The Account Based Everything model is built on the discipline of sales development. In a successful ABE strategy, you can’t just hire a bunch of young Sales Development Reps, give them a list of companies, and say ‘Good luck’.
Instead, growing and scaling anAccount Based Sales Development program is predicated on your ability to build a professional sales development team that consistently delivers the big opportunities that drive rapid growth. Doing this well requires 7 key components, among others. I’ll be walking through these – and more – on Thursday January 12th in a free, live webinar. Join us!
1) Goals and focus
The goal of your ABSD team is nothing short of excellence at scale. In an account-based environment, every at-bat is important. While you don’t want to remove the ability for a smart SDR to use his or her judgement, you do want to instill focus, efficiency and control to the SD process.
Establish your goals early – the most important thing to know is why you’re doing it, and to make sure your stakeholders agree. An early-stage company might need to give their Account Executives more at-bats. A more mature SaaS vendor with a roaring inbound machine might need to maximize AE productivity and focus on key accounts. Building on success, your company may need to penetrate a new market, from the top down. Or, your priority might be revenue growth from existing customers, where your goal is a concerted cross-sell/upsell program. Your unique situation guides your goals.
2) Proper compensation
How much should you pay your SDRs? The average for the role has stayed pretty flat over the last few years. The Bridge Group found an average base salary for SDRs to be $46k, with on-target earnings of $72.1k, a base % of 64% and variable % at 36%.
Factors that drive compensation include experience, average selling price, region, vertical market and goals of your SDR team (whether meeting setters or lead qualifiers.) For more examples of compensation specifics, be sure to attend our ABSD webinar.
After compensation metrics come goals and quotas. As with any target, the key here is to set a level that will stretch your SDRs to deliver their best performance, but that doesn’t set them up for constant failure. No one source can tell you where to set the quotas – it depends on deal size, percent of pipeline you expect to get from SDRs, your SDR to AE ratio, and many other factors.
Whatever you set quotas at, track how many SDRs meet their number each month. At Engagio, we set our SDR quotas based on “points” earned for meetings and opportunities at the accounts they cover. I detail the process in our Clear and Complete Guide to Account Based Sales Development.
In 2016, the average required experience for an SDR hire was 1.3 years, an 18% annual rate of decline since 2009, according to The Bridge Group. Different leaders look for different qualities, but they do tend to converge on a certain type.
Most prefer very little experience, some like hard-workers who may not be academic high-fliers, some like seeing that a parent or family member was in Sales, and all seem to like a typical ‘Sales profile’ (confident, ambitious extrovert with the ability to prioritize, juggle, and manage time.) Everyone wants ‘smart’ – intelligence and empathy matter in this role, and grit helps, as this role is no place for the easily discouraged.
New SDRs don’t start contributing to revenue on day one; they have to ramp up. The faster you ramp them up, the sooner they’re feeding your pipeline and the more value you realize. Bryan Gonzalez of TOPO suggests three principles for SDR onboarding: make it SDR-specific, use hands-on management, and make it intensive.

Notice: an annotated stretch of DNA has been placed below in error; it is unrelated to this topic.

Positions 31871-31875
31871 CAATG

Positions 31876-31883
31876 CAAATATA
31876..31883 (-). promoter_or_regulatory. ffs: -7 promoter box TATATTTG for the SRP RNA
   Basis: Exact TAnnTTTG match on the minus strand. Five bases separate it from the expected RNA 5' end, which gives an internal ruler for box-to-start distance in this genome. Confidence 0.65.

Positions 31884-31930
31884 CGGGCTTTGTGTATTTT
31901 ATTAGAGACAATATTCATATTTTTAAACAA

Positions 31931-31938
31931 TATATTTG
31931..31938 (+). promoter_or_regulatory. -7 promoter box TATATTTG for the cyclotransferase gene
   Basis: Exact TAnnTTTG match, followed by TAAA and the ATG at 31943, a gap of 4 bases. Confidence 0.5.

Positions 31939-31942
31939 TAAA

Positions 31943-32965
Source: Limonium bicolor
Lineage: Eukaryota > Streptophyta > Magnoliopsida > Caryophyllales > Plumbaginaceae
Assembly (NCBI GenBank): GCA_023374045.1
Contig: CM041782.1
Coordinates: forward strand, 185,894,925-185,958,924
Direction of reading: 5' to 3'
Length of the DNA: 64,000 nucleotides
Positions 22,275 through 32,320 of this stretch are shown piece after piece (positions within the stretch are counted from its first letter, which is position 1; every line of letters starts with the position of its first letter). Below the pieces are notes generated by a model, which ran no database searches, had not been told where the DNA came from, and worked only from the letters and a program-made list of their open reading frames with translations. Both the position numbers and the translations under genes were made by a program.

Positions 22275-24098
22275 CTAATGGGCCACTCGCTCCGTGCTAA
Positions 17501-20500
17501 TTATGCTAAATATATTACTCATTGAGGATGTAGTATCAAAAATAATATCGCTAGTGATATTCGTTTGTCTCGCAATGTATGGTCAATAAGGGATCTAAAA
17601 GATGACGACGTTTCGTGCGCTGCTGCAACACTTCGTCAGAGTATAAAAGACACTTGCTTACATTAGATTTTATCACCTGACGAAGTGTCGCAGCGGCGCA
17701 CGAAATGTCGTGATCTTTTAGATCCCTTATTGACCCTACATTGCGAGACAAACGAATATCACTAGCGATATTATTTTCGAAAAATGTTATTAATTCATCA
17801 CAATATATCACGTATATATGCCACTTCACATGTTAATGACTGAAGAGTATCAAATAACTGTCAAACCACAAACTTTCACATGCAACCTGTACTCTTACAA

Your SDR training program should include all the job-specific skills, including effective researching, call prep, personas and their drivers, core industry trends and issues, plays and their touches, product training and updates, tools and internal processes, and more. Join our webinar for more details.
Coaching is a critical aspect of managing SDRs. You’re turning inexperienced graduates into pipeline creators. That doesn’t happen without front-line coaching sessions in which the manager can zoom in on specific skills gaps and reinforce positive behaviors.
Sales Development Managers should commit to constant coaching of their SDRs, including observing what they’re doing, diagnosing their behaviors, and prescribing specific actions to encourage correct behaviors.
Good coaching doesn’t just improve SDR performance, it improves job satisfaction and helps keep them in the role longer.
7) Promotion paths
Most SDRs see the role as the first stepping stone for a career in Sales. That’s great for you – it’s a source for people who often become your best Account Execs – but it also puts a strain on the sales development team, constantly draining it of its best reps.
To give SDRs a sense of career progression within the role, many companies implement a series of step promotions:
Associate SDR–until they make the grade
SDR– during full productivity
Senior SDR–as they progress to mentor others
These micro-promotions progress in defined, ‘Ramp-Achieve-Advance’ cycles that last from four to six months each. These are popular, but you may also need defined paths into other sales development roles (such as outbound) and a path into quota-carrying AE roles.
To learn more about these necessary components – and more – join me on Thursday, January 12th, 2017, as we team up with SalesforLife in an executive webinar focused on building a world-class Account Based Sales Development team. As part of that session, we’ll be demonstrating what it takes to put the right people, process, technology, and focus together to drive success in today’s selling environment. I hope you can make it – register now.